- Take a mouthful (e.g., 1 tablespoon) of the rinse and swish around the mouth for 60 seconds. Spit out. Although the mixture is non-toxic, it is wise to spit out and not swallow–the goal is to rid any lingering bacteria from the body.
- The end product is NOT shelf-stable. Hydrosols are still WATER and can spoil/”bloom”:
- Keep the mixture in the fridge if you do not intend to use the mixture within a few days. (Or always keep the mixture in the fridge to enhance the cooling sensation.)
- I chose a sterilized 8 ounce bottle because I have them on-hand–go ahead and use any glass bottle (avoid plastic if you can…). Just be sure you can put a cap on the delivery device to reduce oxidation, evaporation and contamination of the mixture.
- Keep xylitol away from pets, especially dogs. Keep away from children aged 3 and under.
I had a routine dental check-up in late July of 2015 and received bad news–bleeding gums on my lower-right gum-line. As you can imagine this was depressing news. Granted I don’t floss as much as I should. Though I do gargle and brush, twice daily, with national brands of mouthwash and toothpaste. Obviously something had to change, like the products I was using.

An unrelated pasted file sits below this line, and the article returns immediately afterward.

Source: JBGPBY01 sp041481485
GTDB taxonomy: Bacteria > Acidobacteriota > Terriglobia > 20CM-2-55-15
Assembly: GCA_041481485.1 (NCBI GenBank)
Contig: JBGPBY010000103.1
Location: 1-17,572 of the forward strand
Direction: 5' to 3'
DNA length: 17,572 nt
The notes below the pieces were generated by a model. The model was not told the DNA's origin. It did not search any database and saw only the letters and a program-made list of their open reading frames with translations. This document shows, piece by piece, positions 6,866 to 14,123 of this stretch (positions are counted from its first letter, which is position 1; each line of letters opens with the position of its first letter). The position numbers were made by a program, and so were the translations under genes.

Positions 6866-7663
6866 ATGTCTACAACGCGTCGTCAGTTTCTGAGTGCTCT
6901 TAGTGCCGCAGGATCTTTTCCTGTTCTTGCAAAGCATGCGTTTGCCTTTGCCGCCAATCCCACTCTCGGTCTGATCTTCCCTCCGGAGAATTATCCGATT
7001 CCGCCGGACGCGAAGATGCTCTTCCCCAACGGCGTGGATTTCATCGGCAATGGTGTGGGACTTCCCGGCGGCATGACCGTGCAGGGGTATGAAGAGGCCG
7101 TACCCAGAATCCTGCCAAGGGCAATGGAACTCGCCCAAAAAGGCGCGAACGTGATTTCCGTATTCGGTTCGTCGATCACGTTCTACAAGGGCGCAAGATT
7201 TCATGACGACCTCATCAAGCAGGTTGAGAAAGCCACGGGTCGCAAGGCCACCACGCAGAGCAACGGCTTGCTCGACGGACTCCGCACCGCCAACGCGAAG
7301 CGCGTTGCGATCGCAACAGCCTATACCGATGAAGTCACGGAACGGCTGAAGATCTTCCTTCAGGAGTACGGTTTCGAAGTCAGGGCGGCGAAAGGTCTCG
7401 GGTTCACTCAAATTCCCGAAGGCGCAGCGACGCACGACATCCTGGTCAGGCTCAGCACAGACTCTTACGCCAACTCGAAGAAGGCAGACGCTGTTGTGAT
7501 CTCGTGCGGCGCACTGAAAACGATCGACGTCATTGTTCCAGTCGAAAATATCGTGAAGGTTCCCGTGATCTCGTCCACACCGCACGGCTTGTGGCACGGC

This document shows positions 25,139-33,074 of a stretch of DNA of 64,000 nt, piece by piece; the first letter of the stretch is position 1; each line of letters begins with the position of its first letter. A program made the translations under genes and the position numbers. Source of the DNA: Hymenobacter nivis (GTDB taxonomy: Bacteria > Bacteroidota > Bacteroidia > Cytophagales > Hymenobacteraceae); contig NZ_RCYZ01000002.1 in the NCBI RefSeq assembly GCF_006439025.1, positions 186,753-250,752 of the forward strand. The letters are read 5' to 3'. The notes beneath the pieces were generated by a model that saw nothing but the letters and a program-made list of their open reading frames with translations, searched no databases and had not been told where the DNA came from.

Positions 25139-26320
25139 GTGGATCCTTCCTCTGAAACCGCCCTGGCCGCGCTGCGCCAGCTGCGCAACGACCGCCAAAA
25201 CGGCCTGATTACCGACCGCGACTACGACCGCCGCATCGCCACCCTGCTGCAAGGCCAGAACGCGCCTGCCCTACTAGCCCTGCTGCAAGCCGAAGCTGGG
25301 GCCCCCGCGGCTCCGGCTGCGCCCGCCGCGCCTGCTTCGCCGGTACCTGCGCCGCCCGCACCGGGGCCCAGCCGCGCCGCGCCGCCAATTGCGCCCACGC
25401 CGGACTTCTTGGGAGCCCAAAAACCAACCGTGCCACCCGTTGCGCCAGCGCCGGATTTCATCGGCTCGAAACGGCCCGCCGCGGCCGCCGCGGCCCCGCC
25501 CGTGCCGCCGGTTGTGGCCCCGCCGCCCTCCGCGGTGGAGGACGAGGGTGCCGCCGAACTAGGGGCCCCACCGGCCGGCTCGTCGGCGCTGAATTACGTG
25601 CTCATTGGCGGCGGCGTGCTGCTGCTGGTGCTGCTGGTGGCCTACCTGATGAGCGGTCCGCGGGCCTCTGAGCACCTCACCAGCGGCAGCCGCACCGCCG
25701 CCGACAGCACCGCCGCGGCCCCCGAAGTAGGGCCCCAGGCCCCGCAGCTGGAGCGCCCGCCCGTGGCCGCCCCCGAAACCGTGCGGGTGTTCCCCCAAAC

Over the years the benefits of nut & seed oils (e.g., for oil pulling), baking soda and xylitol have been known but I didn’t pay attention–it was definitely more convenient to go to a store and give a large corporation my money in exchange for oral care I trusted. So I started reading about these ingredients online, in books and in magazines/journals. With all of the knowledge I was gaining I had to question–why not make my own toothpaste? And why not enhance that toothpaste with essential oils that are known for oral care?
After two weeks of using my homemade toothpaste (and mouth rinse) my gums do not bleed when I floss. Following is the formula for the toothpaste:
- 2 parts baking soda (e.g., 2 tablespoons): Neutralizing, mild abrasive that will not ruin tooth enamel
- 2 parts coconut oil (e.g., 2 tablespoons):